Tom Eckert ,
28 December, 2017
Read 1907 times
In a time before the written word, knowledge could only be passed by speech. What is more, if you wanted to make a decision, you couldn’t rely on a repository of knowledge. It was necessary to ask someone. But what happened if individuals disagreed about the answer? Well, a discussion or argument ensued. This happened so frequently that it was turned into a science, and this is where the fields of logic and rhetoric which persist today where born.
Once a systematic approach was developed, people were able to analyze discussion. And when they did so, they discovered that people were terrible at being rational, what’s more, they kept making the same mistakes in their arguments. These repeated mistakes were eventually described and recorded and became what is known as logical fallacies.
You may wonder why this is important. But when we write argumentative essays, we are equally susceptible to these fallacies as people were back when they were described. This means also that everyone you are competing with is susceptible. Therefore, an easy way to distinguish yourself from your peers is to not make these mistakes and in fact identify when others may suffer from them.
Here I will give you some examples of common logical fallacies. By being aware of these hopefully, you will be greater able to demonstrate your critical thinking, but also your knowledge of such a seemingly esoteric topic.
First. The Appeal to Nature This is making the assumption that if something is "natural" it is necessarily the best alternative. An example of this is the justification to eat meat because “it is natural” or “it’s what we have evolved to do.” The converse also applies, that it is fallacious to allege that something is wrong simply because it is “unnatural” or “against the natural order.” The core flaw in this argument is that neither evolution nor nature bears any moral weight, the natural order is little more than incidental. This second argument is explicitly demonstrated in the heinous prejudice still exerted against those of homosexual orientation.
Next. The Appeal to Tradition is asserting that a position, situation or action is right, proper and correct because it has ‘always been that way’ or ‘was good enough’ for a previous group of people and that it continues to serve one particular group very well. An example of this would be “women are just better suited to being in the home whilst the man works, this has never caused problems in the past” which is, obviously, wrong. The antithesis of this would be The Appeal to Novelty simply stating that because something is new it is better.
The Argument from Ignorance. This bases an argument on the fact that evidence is incomplete or unknown and that as a result, the point of contention must be either true/false. An example of this is the assertion that we cannot explicitly prove evolution and so the story of Hebrew Biblical Genesis must be true.
The Bandwagon Fallacy is one deeply rooted in Western discourse. You will inevitably be familiar with this one that asserts a point to be true or false because “everyone knows that” or some majority believe or behave in this manner. For example the fact that “everyone knows that Hitler was a vegetarian” which is in fact false.
Circular Reasoning is when an argument's validity assumes the validity of its assertion i.e. A is because of B, and B is because of A. For example "You can't get a job without experience, and you can't get experience without a job." It can also refer to arguments whose conclusion simply restates its assertion in different words. For example “The homosexuality problem is the most urgent spiritual crisis in the world today. Why? Because homosexuals threaten our eternal salvation.”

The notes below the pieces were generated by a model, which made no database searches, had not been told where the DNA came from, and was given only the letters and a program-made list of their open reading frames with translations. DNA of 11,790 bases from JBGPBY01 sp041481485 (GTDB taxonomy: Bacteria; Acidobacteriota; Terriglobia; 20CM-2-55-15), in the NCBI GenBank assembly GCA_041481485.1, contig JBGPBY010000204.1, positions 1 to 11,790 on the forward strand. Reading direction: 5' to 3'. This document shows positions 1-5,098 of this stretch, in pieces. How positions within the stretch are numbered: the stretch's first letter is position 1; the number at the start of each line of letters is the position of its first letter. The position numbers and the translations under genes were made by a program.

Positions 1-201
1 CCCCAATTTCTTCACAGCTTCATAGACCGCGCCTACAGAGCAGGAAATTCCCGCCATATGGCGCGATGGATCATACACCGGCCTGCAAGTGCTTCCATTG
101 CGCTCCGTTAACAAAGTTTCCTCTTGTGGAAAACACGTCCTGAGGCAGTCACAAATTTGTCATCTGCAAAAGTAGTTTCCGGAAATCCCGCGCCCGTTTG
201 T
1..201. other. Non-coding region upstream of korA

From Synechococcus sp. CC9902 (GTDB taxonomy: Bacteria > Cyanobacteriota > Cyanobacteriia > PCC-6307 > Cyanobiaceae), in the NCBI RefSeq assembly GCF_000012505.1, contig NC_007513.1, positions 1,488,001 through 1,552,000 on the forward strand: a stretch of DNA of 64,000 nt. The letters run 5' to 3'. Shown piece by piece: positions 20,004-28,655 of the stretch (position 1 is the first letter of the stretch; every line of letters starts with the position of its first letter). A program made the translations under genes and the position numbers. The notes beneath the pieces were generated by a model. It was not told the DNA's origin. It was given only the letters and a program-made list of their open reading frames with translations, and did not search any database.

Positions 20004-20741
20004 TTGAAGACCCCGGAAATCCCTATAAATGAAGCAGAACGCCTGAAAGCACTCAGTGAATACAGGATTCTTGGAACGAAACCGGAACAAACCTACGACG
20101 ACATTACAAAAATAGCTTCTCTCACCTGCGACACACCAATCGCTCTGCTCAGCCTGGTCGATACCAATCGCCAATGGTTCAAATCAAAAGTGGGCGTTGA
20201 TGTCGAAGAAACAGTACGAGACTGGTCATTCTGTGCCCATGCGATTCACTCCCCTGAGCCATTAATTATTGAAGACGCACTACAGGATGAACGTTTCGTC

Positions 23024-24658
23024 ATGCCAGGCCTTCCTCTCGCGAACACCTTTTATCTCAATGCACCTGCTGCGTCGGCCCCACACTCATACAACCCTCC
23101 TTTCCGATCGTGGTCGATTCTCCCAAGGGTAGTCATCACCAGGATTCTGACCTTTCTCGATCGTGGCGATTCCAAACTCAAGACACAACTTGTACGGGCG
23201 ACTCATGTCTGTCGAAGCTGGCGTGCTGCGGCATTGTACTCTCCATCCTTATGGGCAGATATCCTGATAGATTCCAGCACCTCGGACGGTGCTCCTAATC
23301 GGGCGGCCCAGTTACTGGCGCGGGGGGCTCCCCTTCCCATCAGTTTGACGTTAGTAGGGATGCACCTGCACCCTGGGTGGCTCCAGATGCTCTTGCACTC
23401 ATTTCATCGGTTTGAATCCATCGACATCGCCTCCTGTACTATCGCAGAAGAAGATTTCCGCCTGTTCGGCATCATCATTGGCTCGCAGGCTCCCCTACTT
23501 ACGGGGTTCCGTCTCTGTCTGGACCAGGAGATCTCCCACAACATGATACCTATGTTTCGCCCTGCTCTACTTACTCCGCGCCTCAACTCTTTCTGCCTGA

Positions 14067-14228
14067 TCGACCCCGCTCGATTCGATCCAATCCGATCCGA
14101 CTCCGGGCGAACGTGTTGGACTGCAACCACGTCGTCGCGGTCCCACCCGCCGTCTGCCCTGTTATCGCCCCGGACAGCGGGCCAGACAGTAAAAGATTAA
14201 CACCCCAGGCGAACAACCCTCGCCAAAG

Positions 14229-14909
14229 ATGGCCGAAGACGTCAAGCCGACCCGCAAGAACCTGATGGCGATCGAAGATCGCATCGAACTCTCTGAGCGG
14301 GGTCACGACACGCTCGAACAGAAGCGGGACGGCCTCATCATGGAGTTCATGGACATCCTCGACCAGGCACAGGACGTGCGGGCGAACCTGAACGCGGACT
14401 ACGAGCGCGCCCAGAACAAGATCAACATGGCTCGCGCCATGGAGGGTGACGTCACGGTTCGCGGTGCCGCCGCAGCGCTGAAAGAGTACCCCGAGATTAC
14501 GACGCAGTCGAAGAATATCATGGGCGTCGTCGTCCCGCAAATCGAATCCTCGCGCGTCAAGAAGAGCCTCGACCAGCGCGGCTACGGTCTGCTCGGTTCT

The False Analogy is essentially the matter of using invalid analogies in draw a false conclusion. For example, “much like the male lion, a man cannot be expected to control his lust and limit himself to a single partner for life.”
The Non Sequitur argument, literally the ‘non-sequential argument’ is the fallacy of using a reason to support an assertion that is entirely unrelated. For example that “the reason it is difficult to buy a house at the moment is that of all the foreign immigration.” It is effective because it acts as a distractor and may seem plausible if not placed under scrutiny.
Overgeneralization is when a broad generalization that is agreed to be true is used to obliterate exceptions or special cases. For example, those cases that are urgent or of great need. An example of this is countering the ‘black lives matter’ movement with ‘all lives matter’ which, whilst true, neglects to acknowledge the place of systemic racism and race-motivated violence in America. A subset of this is the Pars pro-Toto Fallacy, which is a disturbingly common fallacy. This is the fallacy of using the actions of results of a few specific cases and applying them to a larger group. Most readily seen by the vilification of the world’s Muslim population as a result of extremist terrorists.
The Post Hoc Argument, also known as confounding correlation and causation. This one is devastating and is seen to run rampant through popular discourse. Essentially this is claiming causation between two temporally close events. One that is familiar to most people is the observation that Autism spectrum disorders are often diagnosed around the time in the vaccination schedule that children receive their Measles-Mumps-Rubella vaccine. Which has led some health-ignorant people to assert a causative link?
So now that you have been equipped with knowledge of some of the most common fallacies. You will hopefully be able to defend against them in others as well as in your own writing. It is essential to be both precise and rational in your arguments as these are the cornerstones of good communication.